Color laser printers are becoming more affordable, though toner costs can still be a shock
Lexmark C734dn Color Laser Printer
C734dn Color Laser Printer Review, by Melissa Riofrio, PC World August 27, 2009
Very fast; easy to use; low-cost toner
Automatic duplexing; banner printing
Colors tend to be oversaturated
Toner design is awkward to use
Bottom Line: Offices will like the speed, features, and low cost; the default color palette is oversaturated.
Lexmark's C734dn color laser printer ($899 at this writing) has an overenthusiastic color palette and a few small design problems. Nevertheless, it should satisfy most mainstream offices with its speed, cheap toner, and features aplenty.
The C734dn printed plain, black text at a zippy rate of 27.6 pages per minute in our tests--pretty close to Lexmark's spec of 30 ppm. Graphics speeds topped out at just 4.4 ppm, but that's still speedier than most printers. Color images we printed at default settings looked vivid; but at higher-quality settings, noticeable oversaturation set in: orangey flesh tones, flowers that practically glowed. The C734dn's driver includes some basic color management utilities, and these may come in handy.
The C734dn's generous set of standard features includes a 550-sheet input tray, a 100-sheet multipurpose tray (MPT), and a 300-sheet output tray. Need more? An optional 550-sheet input tray costs $299; a 550-sheet drawer for narrower media (such as envelopes) costs $359. An optional, 2000-sheet input feeder costs $599. Automatic duplexing is available for both letter- and legal-size paper. The MPT can take banner paper up to 36 inches in length--an unusual feature for this category. The front control panel includes a 2.7-inch, 20-degree-tiltable, 4-line monochrome LCD and the usual navigation controls.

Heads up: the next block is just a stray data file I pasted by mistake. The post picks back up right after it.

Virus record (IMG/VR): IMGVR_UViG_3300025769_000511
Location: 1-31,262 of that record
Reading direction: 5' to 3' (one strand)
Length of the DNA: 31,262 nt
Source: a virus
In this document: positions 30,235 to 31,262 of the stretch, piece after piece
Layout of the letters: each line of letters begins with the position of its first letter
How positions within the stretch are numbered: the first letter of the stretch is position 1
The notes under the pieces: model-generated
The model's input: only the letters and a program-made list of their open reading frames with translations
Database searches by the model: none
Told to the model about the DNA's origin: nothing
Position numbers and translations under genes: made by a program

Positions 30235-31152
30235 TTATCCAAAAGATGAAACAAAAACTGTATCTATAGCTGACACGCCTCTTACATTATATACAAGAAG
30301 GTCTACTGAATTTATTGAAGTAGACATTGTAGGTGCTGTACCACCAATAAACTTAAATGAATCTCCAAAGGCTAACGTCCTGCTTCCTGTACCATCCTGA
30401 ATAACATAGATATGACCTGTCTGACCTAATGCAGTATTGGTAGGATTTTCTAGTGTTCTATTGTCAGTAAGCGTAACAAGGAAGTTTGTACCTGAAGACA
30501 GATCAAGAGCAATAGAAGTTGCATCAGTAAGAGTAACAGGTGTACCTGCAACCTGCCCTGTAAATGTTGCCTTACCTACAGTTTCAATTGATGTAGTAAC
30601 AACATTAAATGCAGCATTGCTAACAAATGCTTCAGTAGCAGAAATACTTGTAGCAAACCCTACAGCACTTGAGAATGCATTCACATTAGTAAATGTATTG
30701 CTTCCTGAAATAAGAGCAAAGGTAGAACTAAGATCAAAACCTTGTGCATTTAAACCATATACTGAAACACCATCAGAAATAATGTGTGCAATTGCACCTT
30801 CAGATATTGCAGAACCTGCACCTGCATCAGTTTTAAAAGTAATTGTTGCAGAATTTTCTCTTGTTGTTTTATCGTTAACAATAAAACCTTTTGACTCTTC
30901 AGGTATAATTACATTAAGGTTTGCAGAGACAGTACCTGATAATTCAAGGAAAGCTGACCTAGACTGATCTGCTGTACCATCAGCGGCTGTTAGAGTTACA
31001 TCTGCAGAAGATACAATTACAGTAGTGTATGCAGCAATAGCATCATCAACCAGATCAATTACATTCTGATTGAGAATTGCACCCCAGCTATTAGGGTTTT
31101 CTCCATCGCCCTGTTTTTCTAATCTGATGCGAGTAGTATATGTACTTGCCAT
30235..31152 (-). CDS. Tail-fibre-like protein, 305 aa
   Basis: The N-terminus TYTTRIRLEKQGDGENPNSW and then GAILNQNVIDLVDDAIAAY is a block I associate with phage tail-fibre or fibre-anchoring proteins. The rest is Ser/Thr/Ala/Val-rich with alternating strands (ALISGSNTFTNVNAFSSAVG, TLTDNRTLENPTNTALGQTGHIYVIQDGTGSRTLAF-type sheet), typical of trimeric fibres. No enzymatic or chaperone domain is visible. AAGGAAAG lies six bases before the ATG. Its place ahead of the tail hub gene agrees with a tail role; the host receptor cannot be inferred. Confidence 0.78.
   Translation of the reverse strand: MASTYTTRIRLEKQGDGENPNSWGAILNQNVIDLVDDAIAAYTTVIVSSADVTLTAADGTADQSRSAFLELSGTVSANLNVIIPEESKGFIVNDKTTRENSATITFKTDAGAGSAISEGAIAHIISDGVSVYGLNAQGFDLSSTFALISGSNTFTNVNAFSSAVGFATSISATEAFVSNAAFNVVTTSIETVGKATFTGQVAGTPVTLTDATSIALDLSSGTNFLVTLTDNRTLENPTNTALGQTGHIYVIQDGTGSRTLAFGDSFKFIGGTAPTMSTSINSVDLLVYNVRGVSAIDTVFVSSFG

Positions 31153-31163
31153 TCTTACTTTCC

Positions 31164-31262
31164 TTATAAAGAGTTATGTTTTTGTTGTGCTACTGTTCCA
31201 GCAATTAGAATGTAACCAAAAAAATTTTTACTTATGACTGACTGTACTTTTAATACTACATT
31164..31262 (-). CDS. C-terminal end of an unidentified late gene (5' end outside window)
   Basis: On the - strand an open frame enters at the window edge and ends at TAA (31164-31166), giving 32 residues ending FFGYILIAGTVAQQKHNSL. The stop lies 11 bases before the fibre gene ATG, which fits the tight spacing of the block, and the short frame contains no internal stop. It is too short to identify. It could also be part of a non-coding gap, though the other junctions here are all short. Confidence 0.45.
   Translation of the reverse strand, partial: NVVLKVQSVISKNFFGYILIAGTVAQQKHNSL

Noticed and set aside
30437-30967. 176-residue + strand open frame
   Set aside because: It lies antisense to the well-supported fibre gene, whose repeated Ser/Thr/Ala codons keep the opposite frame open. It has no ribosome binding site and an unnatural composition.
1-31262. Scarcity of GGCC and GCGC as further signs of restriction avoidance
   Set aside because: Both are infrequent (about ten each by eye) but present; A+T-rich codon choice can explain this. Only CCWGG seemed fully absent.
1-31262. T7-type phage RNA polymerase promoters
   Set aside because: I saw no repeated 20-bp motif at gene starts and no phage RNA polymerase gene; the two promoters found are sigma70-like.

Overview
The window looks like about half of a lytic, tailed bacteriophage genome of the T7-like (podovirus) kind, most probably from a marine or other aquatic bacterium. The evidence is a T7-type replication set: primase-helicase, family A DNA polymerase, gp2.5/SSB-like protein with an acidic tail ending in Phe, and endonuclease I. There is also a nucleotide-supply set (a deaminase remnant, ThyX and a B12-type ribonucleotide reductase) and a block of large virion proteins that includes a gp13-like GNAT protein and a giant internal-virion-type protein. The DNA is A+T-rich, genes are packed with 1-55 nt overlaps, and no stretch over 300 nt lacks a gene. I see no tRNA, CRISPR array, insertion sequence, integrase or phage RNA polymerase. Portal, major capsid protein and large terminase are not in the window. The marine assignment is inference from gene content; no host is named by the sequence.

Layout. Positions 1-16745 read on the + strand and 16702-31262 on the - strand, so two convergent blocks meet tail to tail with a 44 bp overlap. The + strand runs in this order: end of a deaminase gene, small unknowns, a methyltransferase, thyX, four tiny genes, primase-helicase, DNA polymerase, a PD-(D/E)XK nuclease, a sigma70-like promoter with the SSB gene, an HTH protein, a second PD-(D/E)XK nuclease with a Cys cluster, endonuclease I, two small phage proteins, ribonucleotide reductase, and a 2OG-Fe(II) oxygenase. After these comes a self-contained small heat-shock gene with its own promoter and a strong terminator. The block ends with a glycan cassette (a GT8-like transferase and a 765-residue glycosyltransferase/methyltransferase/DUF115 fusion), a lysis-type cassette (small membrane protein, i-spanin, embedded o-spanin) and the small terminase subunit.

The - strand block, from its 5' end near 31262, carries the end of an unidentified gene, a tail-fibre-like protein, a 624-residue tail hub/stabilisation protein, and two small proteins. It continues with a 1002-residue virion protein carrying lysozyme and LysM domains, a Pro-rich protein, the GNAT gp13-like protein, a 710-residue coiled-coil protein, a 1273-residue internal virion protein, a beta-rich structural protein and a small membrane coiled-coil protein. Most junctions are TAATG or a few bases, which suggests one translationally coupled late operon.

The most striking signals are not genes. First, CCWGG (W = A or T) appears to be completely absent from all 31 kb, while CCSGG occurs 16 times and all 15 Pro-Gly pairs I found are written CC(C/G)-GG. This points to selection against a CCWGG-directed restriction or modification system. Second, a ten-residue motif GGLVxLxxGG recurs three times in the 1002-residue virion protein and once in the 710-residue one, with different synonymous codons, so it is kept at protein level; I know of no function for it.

A few, mostly small, design problems are worth noting. The unlabeled latch that unfolds the 100-sheet MPT could easily be mistaken for the handle to pull out the main input tray. The USB/PictBridge port is a great convenience, but the LCD-based interface times out quickly, returning you to the main screen. There, it's not obvious that you must select the "Held jobs" option to return to the USB drive's directories.
My biggest complaint is with the toner-cartridge design. The photoconducting drums are arrayed on the inside of the printer's front panel and lie exposed as you lift and pull out the toner cartridges (each with another integrated drum) using small fingerholds. A butterfingered user could easily drop a cartridge right onto the drums. The cartridge bays lack instructions or prompts to help you insert replacements.
On the brighter side, the toner itself is cheap. The machine ships with 4000-page, starter-size black (K), cyan (C), magenta (M), and yellow (Y) cartridges. The standard-size replacements are inexpensive: the 8000-page black cartridge costs $134, or 1.7 cents per page, while each 6000-page color cartridge costs $212, or 3.5 cents per page. A page with all four colors would cost an economical 12.3 cents per page.
The Lexmark C734dn has a few quirks and a color palette in need of adjustment. Nevertheless, it offers the speed, features, and expandability to keep most mainstream offices happy for a while--and the cheap toner is icing on the cake.
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